Object storage vendor Cloudian has launched its Australia and New Zealand operations.
The expansion is led by ANZ regional director James Wright and principal engineer Jason Mantell, both previously from Nutanix and Pure Storage.
Cloudian specialises in object storage systems, with its flagship solution HyperStore providing scalability and cloud-like technology, flexibility and economics for data centres. The company counts Cisco, HPE, Lenovo, Rubrik, Veeam and VMware as some of its technology partners.
The company also appointed Exclusive Networks and Nextgen as its distributors, while also engaging with a number of MSPs with expertise in the government, financial and other sectors.
Commenting on the expansion, Wright said, “Around 80 percent of the data created by organisations today is unstructured, primarily images, video and voice data. But ANZ enterprises and governments are struggling to store this data, protect it and analyse it, particularly given the limitations of traditional storage systems.”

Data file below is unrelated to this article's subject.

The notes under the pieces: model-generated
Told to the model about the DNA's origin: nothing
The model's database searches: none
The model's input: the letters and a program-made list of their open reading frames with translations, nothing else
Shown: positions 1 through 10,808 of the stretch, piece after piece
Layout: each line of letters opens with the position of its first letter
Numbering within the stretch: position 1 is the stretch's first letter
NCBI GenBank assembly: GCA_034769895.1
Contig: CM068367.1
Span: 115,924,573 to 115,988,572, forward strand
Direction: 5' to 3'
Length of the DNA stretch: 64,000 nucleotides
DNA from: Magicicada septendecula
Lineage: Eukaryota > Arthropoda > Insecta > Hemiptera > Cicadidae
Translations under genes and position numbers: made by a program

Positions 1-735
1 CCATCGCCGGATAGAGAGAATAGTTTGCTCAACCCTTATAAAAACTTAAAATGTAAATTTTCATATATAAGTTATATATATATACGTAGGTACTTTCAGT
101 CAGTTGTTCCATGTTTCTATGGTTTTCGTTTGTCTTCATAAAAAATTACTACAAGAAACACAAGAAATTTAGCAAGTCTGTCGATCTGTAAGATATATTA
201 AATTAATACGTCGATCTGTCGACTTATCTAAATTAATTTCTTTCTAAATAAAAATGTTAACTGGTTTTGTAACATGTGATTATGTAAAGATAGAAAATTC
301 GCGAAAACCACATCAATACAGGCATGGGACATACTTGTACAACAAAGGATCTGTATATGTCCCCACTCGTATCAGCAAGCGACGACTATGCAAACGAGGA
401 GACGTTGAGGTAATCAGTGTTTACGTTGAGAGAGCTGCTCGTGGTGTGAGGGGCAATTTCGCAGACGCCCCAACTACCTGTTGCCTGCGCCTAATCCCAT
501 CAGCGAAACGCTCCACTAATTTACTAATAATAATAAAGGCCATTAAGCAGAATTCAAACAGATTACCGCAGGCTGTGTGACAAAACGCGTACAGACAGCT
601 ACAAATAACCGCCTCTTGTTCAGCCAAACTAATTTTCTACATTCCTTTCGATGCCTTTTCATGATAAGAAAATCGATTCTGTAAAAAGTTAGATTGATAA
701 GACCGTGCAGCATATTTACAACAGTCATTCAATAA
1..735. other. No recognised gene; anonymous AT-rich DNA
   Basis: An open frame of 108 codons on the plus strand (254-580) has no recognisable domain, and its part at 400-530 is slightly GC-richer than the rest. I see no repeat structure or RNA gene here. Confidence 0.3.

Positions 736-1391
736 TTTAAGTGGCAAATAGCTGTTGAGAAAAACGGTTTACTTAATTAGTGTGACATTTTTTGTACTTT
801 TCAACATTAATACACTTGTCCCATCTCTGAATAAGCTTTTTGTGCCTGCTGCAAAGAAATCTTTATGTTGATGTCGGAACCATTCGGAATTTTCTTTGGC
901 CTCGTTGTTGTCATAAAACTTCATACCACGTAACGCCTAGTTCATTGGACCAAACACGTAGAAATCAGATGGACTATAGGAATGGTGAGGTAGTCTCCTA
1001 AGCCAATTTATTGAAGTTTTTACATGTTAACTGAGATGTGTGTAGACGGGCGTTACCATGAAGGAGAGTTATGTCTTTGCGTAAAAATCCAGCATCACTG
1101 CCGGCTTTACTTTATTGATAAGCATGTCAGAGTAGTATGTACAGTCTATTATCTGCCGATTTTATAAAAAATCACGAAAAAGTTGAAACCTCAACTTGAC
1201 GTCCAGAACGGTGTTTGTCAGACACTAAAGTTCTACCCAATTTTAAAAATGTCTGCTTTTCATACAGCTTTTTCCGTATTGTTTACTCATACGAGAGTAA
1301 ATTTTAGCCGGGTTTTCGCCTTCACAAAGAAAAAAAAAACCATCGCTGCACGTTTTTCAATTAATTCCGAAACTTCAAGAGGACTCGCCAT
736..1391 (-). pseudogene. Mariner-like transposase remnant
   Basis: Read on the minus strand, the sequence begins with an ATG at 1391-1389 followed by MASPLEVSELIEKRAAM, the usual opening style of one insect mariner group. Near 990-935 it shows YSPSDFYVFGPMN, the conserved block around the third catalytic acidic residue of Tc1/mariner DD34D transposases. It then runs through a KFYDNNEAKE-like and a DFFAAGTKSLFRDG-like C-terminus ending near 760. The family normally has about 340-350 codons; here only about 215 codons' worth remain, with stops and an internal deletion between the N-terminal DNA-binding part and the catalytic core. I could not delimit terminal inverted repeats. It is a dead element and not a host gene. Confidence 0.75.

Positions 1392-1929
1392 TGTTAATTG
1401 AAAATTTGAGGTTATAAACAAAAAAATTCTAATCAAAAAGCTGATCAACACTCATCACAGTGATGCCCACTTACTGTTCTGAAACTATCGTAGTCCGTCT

“Cloudian addresses this challenge, providing a limitlessly scalable, highly cost-effective and secure means to store and create real value from increasingly large data sets. We also deliver seamless integration and data movement across on-premises/private cloud and public cloud environments. With data playing an ever more central role in ANZ and increased concern about public cloud data being stored outside national borders, there is a great opportunity to expand the company here.”
Cloudian said there’s an opportunity in the increasing number of companies rethinking public cloud storage due to unexpected costs, concerns about data security and control – including data sovereignty – and highly variable performance.
“A/NZ businesses are becoming more aware of the drawbacks of storing large volumes of data in the public cloud, but they want that same user experience,” Wright said.
“Because of our fully native S3 compatibility, we can provide the scale, flexibility and ease-of-use of the public cloud within a customer’s own data centre at up to one-third the cost.”
The company is also looking to market its offerings as a way to combat ransomware with Object Lock, preventing attackers from encrypting data.
“We know that ransomware attacks often come more than once, as cyber criminals both identify the vulnerability and know the company is willing to pay to unlock their data,” Wright added. “Object Lock creates an immutable copy of backup data, ensuring a clean copy for reliable recovery so businesses are covered when security measures fail.”